Government set on IPPs despite coal-truck drivers’ protest

Government set on IPPs despite coal truck drivers’ protest

The South African government seem to be set on implementing its independent power producers (IPP) programme despite the recent protest by coal-truck drivers, which brought Pretoria’s traffic to a stanstill.

Jeff Radebe, minister in the presidency, said on Friday, March 3: “Government notes the concerns of contracted coal transporters regarding the impact that renewable energy projects may have on the supply of coal to Eskom, which may affect jobs in their industry.”

He said that any changes in the government’s reliance on coal will not automatically adversely affect the coal transporters and that government will be as careful and inclusive as possible in implementing renewable energy projects.

“Government is open to constructive engagement with the legitimate leaders of the coal trucking industry to address issues. The system relies on a combination of base-load coal and nuclear, and an intermittent supply of electricity renewables and gas,” noted Radebe.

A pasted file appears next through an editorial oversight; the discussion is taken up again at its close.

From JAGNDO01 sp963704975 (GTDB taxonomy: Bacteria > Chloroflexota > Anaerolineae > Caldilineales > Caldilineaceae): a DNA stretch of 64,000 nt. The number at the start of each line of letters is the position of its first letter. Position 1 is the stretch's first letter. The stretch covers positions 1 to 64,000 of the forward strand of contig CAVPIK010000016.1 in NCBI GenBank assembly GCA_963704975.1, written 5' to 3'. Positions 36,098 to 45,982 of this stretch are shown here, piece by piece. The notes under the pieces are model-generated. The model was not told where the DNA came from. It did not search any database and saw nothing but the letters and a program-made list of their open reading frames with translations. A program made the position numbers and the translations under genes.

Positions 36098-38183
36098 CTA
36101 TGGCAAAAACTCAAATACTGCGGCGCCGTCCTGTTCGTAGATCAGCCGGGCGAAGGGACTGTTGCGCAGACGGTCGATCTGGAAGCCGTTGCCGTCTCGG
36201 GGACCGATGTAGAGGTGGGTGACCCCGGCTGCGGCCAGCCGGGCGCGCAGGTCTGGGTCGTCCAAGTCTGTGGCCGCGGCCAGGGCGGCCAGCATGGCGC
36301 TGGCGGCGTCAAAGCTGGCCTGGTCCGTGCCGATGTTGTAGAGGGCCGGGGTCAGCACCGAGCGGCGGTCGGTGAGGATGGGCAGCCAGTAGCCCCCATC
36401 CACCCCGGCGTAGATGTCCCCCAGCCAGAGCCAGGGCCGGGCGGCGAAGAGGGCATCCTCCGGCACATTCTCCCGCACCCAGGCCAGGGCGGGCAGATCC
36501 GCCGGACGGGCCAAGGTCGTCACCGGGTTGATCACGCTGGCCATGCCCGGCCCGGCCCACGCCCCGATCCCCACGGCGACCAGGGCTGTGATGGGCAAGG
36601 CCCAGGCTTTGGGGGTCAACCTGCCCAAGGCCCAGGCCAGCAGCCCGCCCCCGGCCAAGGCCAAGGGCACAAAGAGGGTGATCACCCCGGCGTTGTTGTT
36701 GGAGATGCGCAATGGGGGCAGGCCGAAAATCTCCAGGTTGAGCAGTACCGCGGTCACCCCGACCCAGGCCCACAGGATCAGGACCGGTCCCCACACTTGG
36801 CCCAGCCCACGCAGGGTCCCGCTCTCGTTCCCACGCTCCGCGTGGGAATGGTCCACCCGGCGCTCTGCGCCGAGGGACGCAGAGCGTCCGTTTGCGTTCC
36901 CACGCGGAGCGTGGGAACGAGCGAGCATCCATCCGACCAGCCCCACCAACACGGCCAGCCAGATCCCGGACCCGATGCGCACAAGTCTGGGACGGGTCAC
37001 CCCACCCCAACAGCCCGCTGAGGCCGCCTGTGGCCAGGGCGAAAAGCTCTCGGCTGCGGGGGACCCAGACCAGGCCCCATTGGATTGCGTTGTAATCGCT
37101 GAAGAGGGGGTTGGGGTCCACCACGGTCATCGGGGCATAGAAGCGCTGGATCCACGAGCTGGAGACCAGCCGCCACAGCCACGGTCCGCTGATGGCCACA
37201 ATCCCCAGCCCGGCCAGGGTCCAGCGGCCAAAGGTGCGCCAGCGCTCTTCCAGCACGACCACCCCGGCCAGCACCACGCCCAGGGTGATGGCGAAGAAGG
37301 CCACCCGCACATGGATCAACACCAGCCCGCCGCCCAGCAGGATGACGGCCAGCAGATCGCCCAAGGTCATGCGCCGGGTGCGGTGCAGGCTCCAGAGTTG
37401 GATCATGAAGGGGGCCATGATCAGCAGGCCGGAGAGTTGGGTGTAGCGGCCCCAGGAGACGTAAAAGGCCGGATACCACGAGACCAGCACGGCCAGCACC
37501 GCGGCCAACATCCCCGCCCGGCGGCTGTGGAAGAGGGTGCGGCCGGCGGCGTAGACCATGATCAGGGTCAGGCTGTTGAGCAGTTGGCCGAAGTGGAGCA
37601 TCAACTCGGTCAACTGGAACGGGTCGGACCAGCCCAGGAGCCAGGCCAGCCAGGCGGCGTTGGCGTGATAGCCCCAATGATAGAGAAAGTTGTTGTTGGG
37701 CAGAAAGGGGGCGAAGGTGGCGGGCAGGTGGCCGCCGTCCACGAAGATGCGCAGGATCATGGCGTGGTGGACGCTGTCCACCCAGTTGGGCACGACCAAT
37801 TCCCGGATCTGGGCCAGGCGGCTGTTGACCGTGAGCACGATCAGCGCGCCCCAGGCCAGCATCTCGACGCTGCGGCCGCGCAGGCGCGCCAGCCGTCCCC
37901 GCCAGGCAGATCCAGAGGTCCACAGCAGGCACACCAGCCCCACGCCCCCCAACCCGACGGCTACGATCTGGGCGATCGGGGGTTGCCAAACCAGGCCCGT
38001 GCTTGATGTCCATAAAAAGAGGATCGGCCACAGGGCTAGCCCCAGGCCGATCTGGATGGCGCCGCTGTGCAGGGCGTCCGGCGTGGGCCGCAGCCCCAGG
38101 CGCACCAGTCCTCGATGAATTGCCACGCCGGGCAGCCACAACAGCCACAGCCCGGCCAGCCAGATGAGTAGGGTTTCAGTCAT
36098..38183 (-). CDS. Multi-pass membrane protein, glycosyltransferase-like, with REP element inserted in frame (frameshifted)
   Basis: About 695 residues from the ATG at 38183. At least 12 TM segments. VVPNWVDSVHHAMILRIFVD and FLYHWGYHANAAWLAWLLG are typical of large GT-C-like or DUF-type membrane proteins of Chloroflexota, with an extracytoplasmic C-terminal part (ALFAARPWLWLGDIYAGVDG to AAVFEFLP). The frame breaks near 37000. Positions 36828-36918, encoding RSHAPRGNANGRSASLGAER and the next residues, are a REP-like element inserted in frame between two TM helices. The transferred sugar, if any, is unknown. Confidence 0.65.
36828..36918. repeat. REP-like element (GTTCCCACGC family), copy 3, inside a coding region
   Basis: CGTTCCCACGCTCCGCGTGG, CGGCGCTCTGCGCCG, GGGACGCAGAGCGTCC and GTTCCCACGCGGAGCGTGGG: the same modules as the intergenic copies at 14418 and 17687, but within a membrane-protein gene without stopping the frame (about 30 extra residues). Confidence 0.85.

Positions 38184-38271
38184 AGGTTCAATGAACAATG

On the morning of Wednesday, March 1, traffic around Pretoria was gridlocked when more than 250 contracted coal-truck drivers from the Coal Transporters Forum (CTF) drove side-by-side to protest against government plans to use IPPs. Mary Phadi, a spokesperson at the CTF, said the truck drivers are opposed to the government’s Renewable Energy IPP Procurement Programme, as its members – as well as coal mine and plant employees – may lose their jobs.

The Forum handed over a memorandum to President Jacob Zuma’s office at the Union Buildings in Pretoria. The memorandum demanded that Eskom refrain from signing agreements with IPPs (which Zuma had promised in his State of the Nation Address).

Radebe concluded: “It is clear from the 2016 Integrated Resource Plan (IRP) draft that South Africa will continue to deploy coal electricity in the energy mix.”

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